WSAV NOW WEATHER: Lightning load path


SAVANNAH, Ga. (WSAV) – We are now in a typical summer pattern of tracking daily thunderstorms with lightning as the main threat. However, this is not part of the criteria for a storm to become severe. With so many outdoor activities here (swimming, enjoying the beach and pool, strolling in the park, playing golf) that you can’t risk waiting for a storm to turn violent to take shelter.

If you hear thunder you’re in danger

Lightning creates thunder. The heat from lightning causes the atmosphere to expand. The sound of this expansion is thunder. In order for thunderstorms to be created, you need lightning to create that spark. Lightning can occur up to 10 to 15 miles from the main storm cell. If you still hear thunder, even before or after it rains, you may still be struck by lightning.

Lightning tries to find the path of least resistance to the ground. Those who are outdoors before, during and after a storm offer this path and are sometimes in the worst position during a storm.

Just like a magnet, opposite charges attract. In thunderstorms there are both negative and positive charges. It ranges from positive charges at the top of the cloud to negative charges in the middle to a small amount of positive charges at the bottom. The small amount of positive charges at the bottom of the cloud tries to balance the negative charges in the middle. When there is not an equal amount of opposite charges, the negative charges emerge from the bottom of the cloud to find that equal amount.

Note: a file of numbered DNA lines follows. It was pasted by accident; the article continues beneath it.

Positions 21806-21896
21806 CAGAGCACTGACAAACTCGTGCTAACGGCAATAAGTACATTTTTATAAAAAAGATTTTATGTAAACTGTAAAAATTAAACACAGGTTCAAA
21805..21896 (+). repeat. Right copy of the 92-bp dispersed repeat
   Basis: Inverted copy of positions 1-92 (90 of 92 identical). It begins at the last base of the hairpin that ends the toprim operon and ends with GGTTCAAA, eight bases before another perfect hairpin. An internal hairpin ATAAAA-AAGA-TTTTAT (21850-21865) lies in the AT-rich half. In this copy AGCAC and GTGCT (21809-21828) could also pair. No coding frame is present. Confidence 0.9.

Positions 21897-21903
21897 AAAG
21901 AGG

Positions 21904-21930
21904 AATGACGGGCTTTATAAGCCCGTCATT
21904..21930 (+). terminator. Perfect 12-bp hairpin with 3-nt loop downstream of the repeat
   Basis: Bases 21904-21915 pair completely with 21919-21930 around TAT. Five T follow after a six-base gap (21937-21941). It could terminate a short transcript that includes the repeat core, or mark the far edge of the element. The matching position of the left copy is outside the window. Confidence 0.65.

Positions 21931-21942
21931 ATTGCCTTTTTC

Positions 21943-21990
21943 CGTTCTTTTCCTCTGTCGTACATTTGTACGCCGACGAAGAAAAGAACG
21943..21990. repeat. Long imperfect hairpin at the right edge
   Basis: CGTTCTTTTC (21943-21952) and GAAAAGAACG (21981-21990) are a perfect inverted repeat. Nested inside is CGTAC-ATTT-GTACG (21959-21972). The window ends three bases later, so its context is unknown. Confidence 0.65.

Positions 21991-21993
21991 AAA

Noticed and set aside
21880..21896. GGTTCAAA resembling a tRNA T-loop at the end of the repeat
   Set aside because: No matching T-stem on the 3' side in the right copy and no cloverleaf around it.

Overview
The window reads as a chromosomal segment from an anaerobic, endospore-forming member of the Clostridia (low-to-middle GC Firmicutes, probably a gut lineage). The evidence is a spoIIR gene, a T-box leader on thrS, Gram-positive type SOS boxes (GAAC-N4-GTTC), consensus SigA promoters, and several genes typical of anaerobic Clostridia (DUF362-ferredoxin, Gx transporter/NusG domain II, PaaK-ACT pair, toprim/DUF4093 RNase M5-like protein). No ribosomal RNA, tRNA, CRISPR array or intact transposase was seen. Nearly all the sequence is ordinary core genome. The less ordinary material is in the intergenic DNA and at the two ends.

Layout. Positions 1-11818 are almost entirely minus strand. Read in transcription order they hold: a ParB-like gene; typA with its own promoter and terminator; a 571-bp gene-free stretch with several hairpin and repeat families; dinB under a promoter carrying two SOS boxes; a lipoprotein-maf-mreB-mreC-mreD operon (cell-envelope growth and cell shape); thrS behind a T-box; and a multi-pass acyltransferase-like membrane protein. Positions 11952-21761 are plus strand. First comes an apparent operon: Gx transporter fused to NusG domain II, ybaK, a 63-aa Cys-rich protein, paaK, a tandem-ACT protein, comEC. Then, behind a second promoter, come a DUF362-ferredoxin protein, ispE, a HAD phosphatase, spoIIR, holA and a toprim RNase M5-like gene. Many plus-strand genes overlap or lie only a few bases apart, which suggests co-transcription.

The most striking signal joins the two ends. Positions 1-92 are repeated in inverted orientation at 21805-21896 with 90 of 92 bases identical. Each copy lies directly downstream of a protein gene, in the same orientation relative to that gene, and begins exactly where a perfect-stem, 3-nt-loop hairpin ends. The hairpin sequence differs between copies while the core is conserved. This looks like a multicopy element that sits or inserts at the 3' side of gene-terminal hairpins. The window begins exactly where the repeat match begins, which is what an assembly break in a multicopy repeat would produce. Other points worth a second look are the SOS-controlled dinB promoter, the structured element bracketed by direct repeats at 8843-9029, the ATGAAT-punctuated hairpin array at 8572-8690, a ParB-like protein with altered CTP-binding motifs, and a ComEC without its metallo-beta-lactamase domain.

The negatively charged channel extends down to the ground to find an equal amount of positive charges. The safety concern is that lightning doesn’t travel in a straight line, which means it won’t always hit the tallest object around you. It can hit shorter objects. Cloud-to-ground lightning is the most dangerous type of lightning.

If you’re stuck outside without a safe place and hear thunder in the distance, stay low to the ground. This will help reduce your chances of getting hit. If you are not in a sturdy building, your car can act as a safe place. As soon as you hear thunder, enter as fast as you can. After the thunderstorm has passed, wait 30 minutes after the last roar of thunder to be sure it is safe to return outside.


About Timothy Cheatham

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